Crochet is a good pastime for thinking it turns out. While crocheting I’ve been thinking about how it links to education. Here is why it is/could be the ultimate anchor for talking about effective planning for education.
To understand my thinking: yarn = new content, stitches = prior knowledge/prior learning
I have unravelled seven reasons below:
1) Each stitch loops through the previous one
To create a slip stitch in crochet you pull the yarn through the previous stitch. For a single crochet you wrap the yarn over then loop it back through. If the yarn is the new content and the stitches or loops are prior experience or prior knowledge then the rule is ‘connect each new bit to a previous bit’. If you can connect knowledge to build upon prior knowledge as your planning strategy, you are in a good place for designing learning that allows for authentic knowledge construction. Each new idea is pulled ‘back through’ a previous one purposefully.
2) There is only one hook
To compare knitting to crochet, the main difference is two needles versus one hook. With knitting, if you drop your work you stand to lose a whole row of stitches. With crochet, there is only one stitch. I love the idea that this could transfer to being one learner at one time. If you focus on all the learners and all the needs (knitting) then a misstep loses all connections. If you focus on one at a time and you ‘drop a stitch’ it is easy to reconnect and ‘loop back’ with the individual. Just look for the previous loop to see where they are up to.
3) The stitches are scaffolded
If you are a beginner with crochet then treble stitches or puff stitches seem really hard. But the stitches easily build on each other. Master the single crochet stitch and the double just adds additional content and an additional looping in to previous content. (Two connections versus one).If you study crochet stitch diagrams but think of yarn as new content and loops or stitches as prior learning, you are suddenly exploring a very deliberate planning strategy. As in the previous picture, it is a deliberate looping back to and through previous learning and it is making deliberate connections to two ideas. The purposeful pull of the new idea needs to be ‘back through’ previous understanding.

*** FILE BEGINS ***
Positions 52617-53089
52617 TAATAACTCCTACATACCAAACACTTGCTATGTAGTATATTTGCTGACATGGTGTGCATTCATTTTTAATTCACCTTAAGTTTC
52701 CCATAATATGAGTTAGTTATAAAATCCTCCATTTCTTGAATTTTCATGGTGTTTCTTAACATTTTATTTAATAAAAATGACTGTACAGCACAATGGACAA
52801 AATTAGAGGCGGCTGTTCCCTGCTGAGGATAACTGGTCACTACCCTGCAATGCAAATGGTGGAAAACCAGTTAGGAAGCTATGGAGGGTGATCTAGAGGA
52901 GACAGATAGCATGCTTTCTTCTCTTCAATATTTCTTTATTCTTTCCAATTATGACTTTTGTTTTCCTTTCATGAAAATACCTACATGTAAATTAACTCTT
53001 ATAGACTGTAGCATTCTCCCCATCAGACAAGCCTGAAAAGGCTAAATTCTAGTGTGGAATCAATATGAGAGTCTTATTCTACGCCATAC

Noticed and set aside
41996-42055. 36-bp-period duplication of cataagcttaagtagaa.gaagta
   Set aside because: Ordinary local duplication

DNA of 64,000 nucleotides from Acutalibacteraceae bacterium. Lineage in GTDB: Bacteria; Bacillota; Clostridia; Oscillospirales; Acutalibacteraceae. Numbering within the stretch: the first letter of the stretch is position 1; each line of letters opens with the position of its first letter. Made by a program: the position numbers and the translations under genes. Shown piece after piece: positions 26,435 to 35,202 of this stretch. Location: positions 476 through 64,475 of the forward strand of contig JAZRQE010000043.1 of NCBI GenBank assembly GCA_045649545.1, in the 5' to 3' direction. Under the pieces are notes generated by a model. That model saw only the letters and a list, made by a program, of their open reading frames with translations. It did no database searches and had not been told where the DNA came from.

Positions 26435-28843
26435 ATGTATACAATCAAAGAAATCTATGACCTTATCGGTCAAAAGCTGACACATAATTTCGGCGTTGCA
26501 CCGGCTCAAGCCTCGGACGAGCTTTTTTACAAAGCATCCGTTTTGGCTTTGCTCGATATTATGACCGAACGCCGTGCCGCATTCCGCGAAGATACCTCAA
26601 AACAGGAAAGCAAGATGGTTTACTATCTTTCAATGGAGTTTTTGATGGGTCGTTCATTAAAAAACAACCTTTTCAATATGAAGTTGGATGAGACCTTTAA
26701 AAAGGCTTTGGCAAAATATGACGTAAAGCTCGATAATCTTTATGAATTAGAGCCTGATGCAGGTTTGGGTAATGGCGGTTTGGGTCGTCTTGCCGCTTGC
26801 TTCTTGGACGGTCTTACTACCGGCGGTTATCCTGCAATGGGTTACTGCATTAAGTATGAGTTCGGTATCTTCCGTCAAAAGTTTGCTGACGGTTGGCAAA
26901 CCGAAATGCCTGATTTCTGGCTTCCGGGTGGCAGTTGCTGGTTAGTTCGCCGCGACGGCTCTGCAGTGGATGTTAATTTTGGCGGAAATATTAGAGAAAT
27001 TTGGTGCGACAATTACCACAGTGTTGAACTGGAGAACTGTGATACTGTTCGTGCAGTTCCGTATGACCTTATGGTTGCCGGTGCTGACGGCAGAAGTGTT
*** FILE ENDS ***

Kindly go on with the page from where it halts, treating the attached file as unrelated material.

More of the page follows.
4) The complex patterns are really connections to previous stitches
Like anything, when you are new to it the whole thing seems overwhelming. Learning can be beautifully messy anyway, but if you plan to connect meaningfully and reconnect purposefully to previous content you could end up with some really interesting insights to planning processes and learning design in general. Working in the round (making stitches in a circle pattern) could mean that you deliberately ‘walk’ around and around an idea connecting and anchoring new concepts deliberately to a single ‘foundation’. What an amazing way to talk through and embed new understanding!
5) The yarn colour can be changed easily
It would be easy to think that this way of working could lead to repetition. That’s an easy fix by changing the lenses/colours of the content that you are pulling through and adapting the focus that you apply to previous knowledge or understanding.
6) It is hard to lose your place
If every time you introduce something new you deliberately link or loop back to the previous content it is hard to lose your place. But how about upping your linking to be ‘puff stitch’ (wrapping the yarn several times as ‘bog’ content) or ‘treble stitch’ (linking, looping, linking, building, looping and connecting). New knowledge is strengthened by connections to prior learning. Looping back with a crochet ‘hook’ is like deliberately stacking learning so that the end of one lesson could also be the beginning of another. Always looking back and recognizing that, without considered and deliberate looping, you might drop stitches.
7) It is a system
Being clear with planning is so important. Even if you teach on demand and embrace responsiveness and agile systems, clear systems and deliberate learning design helps to make sure that nothing is left to chance. What would it look like if you planned stitch by stitch? What new deliberate connections might planning bring with deliberate looping back and pulling through?
Is your mind blown? Mine is.
Stitch by stitch ideas can grow faster than you think.
And back to my colour block crochet cardigan project… crocheting and thinking, thinking and crocheting…